Orchid Mantis

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orchid mantis.jpg


The Orchid Mantis takes the appearance of a flower to lure in its prey; they are known to be better at attracting in insects than actual blossoms. Not only does the Orchid Mantis appear to look like a real flower, but according to researchers they "beat the petally beauties at their own game." For a recent study research scientists James O'Hanlon and Marie Herberstein from Macquarie University in Australia along with Gregory Holwell from the University of Auckland in New Zealand traveled to Malaysia to observe whether or not if the orchid mantis' impression of a blossom actually attracted in pollinators as a death trap. In order to make this trip to Malaysia the National Geographic Society Committee provided funding for the exploration and research. 

           Once they arrived in Malaysia, the hard part was trying to find these orchid mantises within the forests of Malaysia. They were able to receive guidance from the natives of the land to aid them in their research. When they finally gathered a couple of orchid mantises, the researchers began to search the forest for flowers that the mantis was imitating. However, they were unable to find a specific flower that the mantis tried to replicate. They found that the mantises take the visual form of any general flower that displayed typical characteristics to that of Malaysian flowers.

             They conducted two experiments where they used an instrument that was able to "measure wavelengths of light that an insects sees, which is outside of the range detectable by human vision," this instrument is called spectrophotometer.  Based on their findings they were able to make the observation that the color of an orchid mantis is so vague that you cannot really tell the difference from a vast number of Malaysian flowers from the insect's perspective. Their next study was observational where they observed the number of insects that were drawn or attracted to the mantis in a live field setting. They also "compared this to the number of insects that inspected an actual flower in the same amount of time." Based on their predicted hypothesis that mantises would attract more insects that real flowers proved to be true!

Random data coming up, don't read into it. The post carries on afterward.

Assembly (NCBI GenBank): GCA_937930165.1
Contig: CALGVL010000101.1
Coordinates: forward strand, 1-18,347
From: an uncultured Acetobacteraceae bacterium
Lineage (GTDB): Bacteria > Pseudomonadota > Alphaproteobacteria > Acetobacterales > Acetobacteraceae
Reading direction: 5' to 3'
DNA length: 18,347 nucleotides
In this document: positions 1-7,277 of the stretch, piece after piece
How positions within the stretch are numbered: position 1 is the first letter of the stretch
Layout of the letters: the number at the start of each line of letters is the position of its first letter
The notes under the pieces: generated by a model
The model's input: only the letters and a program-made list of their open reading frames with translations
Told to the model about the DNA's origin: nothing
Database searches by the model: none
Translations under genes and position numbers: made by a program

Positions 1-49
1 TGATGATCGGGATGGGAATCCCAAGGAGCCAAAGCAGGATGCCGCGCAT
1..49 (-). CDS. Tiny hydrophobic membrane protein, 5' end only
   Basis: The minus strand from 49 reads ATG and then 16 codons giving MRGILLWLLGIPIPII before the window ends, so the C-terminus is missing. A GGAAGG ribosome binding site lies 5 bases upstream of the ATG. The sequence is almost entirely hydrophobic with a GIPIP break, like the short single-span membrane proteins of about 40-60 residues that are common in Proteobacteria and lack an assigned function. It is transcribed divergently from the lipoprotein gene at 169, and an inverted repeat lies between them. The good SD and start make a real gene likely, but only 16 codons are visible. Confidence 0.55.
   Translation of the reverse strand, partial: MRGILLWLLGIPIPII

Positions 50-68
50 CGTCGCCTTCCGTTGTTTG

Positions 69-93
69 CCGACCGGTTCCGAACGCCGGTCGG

The mantises' feet look exactly like flower petals which give it a more convincing touch. According to the researchers, this is the first time ever that research is being done on orchid mantises attracting pollinators; therefore there is really nothing to compare their research to.

The reason I choose to blog about this is because I found it interesting, I have never heard of this animal. However I found many problems with their research, I have come up with a lot of reasons and questions to go along with it. In the article they mentioned this was an experimental study, however nothing was really manipulated. I would classify this more as an observational study because although in the first experiment they use the spectrophotometer, this simply just measured wave lengths. There were no controls in their study and they did not mention the number of mantises that were being observed. Also what was their main motive for wanting to do research on this creature, because there are many animals out there that use camouflage to bring in their prey, what makes this case so special? This is just a simple reasoning for Darwin's theory on natural selection.

They were able to observe that pollinators seemed to be more attracted to the disguised mantis; however they did not really question why or why not? Are there other variables that could play into this, such as scent and location? How many different colors and flowers can they replicate? I felt their study was too broad and needed a stronger hypothesis or supporting evidence for it to be significant....what do you think? Do you agree?






1 Comment

I agree with you, how could this be considered an "experiment" if they aren't testing anything.. all they are doing is just observing it in it's natural habitat and recording their findings. However, these animals are very interesting and I have never heard of anything quite like them! Here are some cool facts of the orchid mantis that I found!http://www.keepinginsects.com/praying-mantis/species/orchid-mantis/

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